Spines

A piece of Mars: Here are some old dunes that look a little like vertebrae of fossils (if you think they look like dragon spines poking out of the ground then you’re playing too many video games). The white areas are stabilized and possibly lithified. The blue areas are where the dunes are being actively

Mysterious textures

A piece of Mars: Dunes don’t usually have a rough surface texture like these do. It’s not clear what’s going on. Are they ancient dunes that are being eroded? What causes this particular texture? It seems unique to high elevations on Mars. Nobody knows yet. (HiRISE PSP_009448_1670, NASA/JPL/University of Arizona)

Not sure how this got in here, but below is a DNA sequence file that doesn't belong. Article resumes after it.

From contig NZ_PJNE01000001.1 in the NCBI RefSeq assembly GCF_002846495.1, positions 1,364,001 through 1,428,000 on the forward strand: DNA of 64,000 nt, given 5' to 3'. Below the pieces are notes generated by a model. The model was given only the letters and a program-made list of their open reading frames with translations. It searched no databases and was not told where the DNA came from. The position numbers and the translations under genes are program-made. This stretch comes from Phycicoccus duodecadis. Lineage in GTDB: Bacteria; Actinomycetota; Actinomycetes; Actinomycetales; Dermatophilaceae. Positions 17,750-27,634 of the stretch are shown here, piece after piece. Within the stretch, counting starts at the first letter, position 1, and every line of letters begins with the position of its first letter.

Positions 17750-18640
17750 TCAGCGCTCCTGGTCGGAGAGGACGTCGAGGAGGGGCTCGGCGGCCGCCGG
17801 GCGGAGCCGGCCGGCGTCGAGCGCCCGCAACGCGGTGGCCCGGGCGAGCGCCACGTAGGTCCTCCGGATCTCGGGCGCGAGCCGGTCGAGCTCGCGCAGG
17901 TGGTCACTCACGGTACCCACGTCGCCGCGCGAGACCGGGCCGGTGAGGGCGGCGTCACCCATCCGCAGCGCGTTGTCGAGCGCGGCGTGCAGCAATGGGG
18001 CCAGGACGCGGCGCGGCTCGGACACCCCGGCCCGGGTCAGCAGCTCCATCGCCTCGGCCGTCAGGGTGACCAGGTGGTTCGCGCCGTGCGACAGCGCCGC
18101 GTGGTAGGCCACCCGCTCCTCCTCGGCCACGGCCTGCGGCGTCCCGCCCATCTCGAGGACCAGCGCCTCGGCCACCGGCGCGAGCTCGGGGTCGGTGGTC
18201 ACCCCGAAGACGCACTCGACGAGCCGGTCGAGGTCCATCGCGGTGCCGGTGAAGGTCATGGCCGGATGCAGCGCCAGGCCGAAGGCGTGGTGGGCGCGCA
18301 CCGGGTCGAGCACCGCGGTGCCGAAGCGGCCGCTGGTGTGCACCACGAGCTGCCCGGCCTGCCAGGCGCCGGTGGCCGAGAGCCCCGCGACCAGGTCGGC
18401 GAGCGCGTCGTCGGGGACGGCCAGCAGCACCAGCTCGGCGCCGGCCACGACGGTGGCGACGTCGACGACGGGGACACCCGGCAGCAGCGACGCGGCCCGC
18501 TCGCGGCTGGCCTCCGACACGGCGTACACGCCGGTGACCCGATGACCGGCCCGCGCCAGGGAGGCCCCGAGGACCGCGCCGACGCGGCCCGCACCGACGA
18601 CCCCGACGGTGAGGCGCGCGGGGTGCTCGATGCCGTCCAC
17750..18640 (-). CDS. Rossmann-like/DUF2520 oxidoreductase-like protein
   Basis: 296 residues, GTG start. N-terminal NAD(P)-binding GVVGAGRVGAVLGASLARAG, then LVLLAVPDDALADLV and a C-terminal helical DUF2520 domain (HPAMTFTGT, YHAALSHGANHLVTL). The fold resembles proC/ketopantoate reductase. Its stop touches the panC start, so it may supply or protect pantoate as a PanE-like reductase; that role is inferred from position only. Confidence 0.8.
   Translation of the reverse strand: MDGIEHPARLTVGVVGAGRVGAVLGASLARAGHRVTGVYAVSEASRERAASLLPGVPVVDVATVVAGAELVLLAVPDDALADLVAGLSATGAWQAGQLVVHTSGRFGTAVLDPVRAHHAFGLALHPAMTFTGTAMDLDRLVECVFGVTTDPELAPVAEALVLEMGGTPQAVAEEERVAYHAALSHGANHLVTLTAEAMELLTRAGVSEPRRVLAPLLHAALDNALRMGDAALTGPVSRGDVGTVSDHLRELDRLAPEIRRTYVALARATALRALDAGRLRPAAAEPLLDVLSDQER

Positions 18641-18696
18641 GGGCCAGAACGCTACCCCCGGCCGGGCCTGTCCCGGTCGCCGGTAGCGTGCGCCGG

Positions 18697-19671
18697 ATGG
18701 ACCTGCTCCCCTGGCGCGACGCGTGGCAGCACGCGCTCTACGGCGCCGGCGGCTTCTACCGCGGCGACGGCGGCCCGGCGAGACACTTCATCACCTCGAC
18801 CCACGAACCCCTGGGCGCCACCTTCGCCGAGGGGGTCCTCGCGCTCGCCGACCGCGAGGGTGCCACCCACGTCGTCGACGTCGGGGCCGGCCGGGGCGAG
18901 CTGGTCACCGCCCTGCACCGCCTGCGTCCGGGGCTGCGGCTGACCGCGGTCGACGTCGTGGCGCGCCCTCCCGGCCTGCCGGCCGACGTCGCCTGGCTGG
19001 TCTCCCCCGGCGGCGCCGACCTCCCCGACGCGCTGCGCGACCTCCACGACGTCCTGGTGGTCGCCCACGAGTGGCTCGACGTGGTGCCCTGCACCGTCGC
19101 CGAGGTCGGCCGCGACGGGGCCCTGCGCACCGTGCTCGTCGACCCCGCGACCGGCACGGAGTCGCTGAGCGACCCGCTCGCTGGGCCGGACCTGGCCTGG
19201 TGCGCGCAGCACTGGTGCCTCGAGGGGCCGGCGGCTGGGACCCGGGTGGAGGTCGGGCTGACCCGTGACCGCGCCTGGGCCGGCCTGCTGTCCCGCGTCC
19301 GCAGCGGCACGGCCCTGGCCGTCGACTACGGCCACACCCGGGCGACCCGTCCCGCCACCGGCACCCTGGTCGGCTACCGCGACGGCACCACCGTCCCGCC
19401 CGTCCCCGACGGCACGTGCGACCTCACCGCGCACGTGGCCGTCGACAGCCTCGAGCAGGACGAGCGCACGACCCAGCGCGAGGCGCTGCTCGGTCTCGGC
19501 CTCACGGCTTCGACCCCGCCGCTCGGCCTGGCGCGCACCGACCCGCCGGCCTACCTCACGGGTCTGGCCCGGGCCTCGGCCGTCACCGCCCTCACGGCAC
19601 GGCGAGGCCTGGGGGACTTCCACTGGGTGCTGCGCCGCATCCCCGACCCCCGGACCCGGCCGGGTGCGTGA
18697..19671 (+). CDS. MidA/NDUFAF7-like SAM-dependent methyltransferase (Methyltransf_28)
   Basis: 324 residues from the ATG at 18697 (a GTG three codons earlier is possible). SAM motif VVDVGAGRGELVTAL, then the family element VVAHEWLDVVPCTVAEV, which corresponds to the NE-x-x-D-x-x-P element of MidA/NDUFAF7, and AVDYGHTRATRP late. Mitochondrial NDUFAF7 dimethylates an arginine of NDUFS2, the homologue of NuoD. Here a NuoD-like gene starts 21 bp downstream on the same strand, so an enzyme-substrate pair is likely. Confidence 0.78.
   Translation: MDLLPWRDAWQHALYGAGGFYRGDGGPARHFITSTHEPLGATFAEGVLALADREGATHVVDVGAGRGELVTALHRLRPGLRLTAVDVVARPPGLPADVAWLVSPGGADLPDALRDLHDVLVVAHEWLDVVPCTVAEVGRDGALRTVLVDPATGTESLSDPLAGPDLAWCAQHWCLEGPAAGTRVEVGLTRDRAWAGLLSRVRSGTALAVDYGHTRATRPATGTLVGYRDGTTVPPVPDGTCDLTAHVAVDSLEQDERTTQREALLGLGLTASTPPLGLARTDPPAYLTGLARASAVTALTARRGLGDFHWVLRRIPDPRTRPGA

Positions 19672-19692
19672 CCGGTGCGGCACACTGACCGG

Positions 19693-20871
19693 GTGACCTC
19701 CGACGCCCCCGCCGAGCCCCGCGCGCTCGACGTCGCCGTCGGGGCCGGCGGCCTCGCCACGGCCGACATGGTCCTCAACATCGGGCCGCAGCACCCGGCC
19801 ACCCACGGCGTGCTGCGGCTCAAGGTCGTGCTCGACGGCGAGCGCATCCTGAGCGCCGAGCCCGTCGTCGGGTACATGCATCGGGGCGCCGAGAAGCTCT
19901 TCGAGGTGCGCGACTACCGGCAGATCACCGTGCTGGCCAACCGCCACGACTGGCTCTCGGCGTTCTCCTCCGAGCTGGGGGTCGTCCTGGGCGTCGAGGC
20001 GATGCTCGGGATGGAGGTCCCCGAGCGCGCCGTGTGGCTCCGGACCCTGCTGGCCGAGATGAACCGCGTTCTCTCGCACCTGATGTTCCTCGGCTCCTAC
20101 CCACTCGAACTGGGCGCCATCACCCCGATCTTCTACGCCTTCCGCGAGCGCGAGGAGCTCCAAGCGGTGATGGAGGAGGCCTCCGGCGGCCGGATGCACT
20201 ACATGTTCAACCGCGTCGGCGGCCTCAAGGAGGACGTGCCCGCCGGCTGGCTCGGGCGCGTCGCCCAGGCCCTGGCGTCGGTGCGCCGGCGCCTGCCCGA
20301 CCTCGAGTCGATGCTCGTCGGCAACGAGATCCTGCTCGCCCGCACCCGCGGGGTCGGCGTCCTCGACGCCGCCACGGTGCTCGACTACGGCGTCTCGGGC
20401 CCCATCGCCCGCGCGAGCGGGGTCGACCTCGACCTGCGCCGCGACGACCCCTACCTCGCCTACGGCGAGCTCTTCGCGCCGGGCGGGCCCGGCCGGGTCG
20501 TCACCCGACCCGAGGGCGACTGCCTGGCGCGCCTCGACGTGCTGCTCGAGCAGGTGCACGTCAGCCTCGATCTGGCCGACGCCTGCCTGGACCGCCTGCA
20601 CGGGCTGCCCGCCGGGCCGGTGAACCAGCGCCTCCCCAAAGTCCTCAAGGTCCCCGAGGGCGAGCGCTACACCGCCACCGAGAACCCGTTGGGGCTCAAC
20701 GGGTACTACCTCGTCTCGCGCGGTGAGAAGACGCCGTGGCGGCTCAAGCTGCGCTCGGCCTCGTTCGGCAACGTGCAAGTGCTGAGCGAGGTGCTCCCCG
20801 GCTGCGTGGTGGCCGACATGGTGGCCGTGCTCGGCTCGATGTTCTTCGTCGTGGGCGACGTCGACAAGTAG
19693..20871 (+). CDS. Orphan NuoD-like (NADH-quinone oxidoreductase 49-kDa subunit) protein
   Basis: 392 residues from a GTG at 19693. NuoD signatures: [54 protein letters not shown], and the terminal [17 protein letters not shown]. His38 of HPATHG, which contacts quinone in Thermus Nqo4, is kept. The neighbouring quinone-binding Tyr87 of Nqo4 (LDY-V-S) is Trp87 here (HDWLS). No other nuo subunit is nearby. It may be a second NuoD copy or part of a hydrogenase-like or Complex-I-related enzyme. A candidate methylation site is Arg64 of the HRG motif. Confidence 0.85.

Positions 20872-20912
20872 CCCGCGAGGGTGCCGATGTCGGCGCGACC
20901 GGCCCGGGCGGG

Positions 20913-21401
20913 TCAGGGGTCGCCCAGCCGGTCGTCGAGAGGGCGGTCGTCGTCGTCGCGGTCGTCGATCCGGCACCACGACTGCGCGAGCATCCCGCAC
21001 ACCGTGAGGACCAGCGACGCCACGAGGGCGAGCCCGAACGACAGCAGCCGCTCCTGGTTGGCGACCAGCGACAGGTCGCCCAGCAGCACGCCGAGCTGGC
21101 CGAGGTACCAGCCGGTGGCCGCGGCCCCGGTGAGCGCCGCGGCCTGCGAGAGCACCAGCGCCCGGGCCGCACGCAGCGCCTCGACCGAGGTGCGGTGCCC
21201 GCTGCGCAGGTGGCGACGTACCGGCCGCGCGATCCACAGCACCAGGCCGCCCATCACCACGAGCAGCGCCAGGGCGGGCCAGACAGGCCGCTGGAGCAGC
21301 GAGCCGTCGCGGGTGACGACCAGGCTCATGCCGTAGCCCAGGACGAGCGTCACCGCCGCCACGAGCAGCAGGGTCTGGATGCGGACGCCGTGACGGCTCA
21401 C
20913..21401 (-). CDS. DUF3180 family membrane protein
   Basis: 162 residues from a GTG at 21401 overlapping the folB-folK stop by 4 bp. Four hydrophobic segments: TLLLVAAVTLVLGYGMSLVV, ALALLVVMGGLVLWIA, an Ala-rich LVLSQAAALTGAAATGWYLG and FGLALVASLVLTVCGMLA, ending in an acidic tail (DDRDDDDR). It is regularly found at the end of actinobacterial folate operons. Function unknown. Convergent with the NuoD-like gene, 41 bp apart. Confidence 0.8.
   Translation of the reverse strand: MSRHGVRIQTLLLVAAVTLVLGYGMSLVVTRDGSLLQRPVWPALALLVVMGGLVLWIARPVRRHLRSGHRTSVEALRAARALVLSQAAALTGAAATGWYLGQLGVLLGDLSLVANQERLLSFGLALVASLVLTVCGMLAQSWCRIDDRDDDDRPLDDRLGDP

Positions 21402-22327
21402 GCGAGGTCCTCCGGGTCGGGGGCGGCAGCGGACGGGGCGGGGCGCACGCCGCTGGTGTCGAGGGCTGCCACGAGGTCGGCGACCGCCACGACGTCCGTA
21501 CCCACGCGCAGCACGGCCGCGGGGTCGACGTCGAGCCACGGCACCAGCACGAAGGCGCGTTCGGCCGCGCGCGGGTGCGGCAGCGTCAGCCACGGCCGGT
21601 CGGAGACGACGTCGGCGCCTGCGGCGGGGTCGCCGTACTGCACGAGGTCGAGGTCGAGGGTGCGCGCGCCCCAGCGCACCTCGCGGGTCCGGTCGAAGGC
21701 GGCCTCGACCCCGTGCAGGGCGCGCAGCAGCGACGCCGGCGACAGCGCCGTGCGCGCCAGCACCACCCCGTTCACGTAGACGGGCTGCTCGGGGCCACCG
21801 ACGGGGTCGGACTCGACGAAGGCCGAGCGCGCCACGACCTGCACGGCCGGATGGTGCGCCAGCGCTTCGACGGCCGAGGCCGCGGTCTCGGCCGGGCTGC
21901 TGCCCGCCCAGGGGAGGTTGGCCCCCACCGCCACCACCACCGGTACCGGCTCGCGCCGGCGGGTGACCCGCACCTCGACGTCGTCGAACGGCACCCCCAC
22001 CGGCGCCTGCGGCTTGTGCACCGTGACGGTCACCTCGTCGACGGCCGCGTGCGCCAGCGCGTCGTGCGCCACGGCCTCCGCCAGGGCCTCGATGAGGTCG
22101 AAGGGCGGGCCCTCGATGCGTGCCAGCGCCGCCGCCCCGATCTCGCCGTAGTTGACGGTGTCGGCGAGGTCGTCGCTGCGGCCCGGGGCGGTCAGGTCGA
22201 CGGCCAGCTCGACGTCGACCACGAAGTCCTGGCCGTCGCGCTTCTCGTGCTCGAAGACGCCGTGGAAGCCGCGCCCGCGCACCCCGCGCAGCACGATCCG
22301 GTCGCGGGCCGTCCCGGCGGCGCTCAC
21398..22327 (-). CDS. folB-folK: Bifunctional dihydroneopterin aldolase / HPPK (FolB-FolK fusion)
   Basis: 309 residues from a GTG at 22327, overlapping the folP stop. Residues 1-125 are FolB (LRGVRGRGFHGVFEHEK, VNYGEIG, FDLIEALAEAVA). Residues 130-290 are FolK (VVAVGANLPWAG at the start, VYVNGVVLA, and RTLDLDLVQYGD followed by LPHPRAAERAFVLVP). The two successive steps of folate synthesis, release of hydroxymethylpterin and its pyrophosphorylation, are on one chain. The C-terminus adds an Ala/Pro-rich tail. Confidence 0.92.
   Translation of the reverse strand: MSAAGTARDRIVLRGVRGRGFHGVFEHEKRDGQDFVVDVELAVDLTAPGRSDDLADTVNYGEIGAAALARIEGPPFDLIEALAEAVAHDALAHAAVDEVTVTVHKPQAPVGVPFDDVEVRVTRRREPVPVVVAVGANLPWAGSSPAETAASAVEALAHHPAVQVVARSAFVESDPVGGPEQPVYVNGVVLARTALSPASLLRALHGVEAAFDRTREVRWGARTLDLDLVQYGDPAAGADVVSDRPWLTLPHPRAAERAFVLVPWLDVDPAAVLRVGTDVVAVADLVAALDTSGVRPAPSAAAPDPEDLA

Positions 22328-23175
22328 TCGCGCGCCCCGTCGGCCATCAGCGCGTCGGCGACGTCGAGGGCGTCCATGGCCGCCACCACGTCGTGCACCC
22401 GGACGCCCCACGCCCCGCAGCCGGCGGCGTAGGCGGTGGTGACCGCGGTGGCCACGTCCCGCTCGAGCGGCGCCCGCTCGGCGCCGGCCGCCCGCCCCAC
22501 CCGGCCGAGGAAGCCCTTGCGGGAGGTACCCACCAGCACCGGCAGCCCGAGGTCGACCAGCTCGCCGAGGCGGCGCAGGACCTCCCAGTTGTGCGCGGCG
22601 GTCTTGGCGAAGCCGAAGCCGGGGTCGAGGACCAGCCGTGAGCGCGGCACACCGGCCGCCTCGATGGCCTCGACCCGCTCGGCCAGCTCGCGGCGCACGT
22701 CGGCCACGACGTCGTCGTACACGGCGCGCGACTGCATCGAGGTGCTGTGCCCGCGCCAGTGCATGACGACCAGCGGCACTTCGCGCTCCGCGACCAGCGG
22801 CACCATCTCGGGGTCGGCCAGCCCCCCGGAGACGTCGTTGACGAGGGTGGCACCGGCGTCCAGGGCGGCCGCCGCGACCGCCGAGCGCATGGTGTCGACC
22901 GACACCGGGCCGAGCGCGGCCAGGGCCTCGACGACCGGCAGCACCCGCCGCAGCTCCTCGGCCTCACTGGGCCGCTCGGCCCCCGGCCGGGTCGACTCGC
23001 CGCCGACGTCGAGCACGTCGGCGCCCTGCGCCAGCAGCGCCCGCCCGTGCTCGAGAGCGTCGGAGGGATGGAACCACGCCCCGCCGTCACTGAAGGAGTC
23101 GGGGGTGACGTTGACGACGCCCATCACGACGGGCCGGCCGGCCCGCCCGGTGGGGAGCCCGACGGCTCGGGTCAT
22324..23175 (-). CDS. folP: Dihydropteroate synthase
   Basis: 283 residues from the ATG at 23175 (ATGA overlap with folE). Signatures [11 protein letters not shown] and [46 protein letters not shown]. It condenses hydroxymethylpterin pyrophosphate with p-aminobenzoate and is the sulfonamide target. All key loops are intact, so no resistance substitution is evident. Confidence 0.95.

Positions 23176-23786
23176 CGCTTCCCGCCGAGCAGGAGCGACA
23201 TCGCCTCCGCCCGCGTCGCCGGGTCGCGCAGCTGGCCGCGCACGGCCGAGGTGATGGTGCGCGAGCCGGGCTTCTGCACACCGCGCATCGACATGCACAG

Dune cannibals

A piece of Mars: Dunes often cannibalize each other, with new dunes forming from the sand in older dunes. Here the tan dunes have formed from the sand that made up the grayish blue dunes. Notice the banding on the bluish dunes — this is a sign of erosion. The banding is probably layering in

A beautiful tangle

A piece of Mars: Compare this with my post five days ago and you might think the scenes are similar. In fact they’re not. In the previous case sedimentary layers were carved out by the wind, leaving behind swirly patterns where resistant layers created relief. Here, the swirly patterns are inherent in the rock. These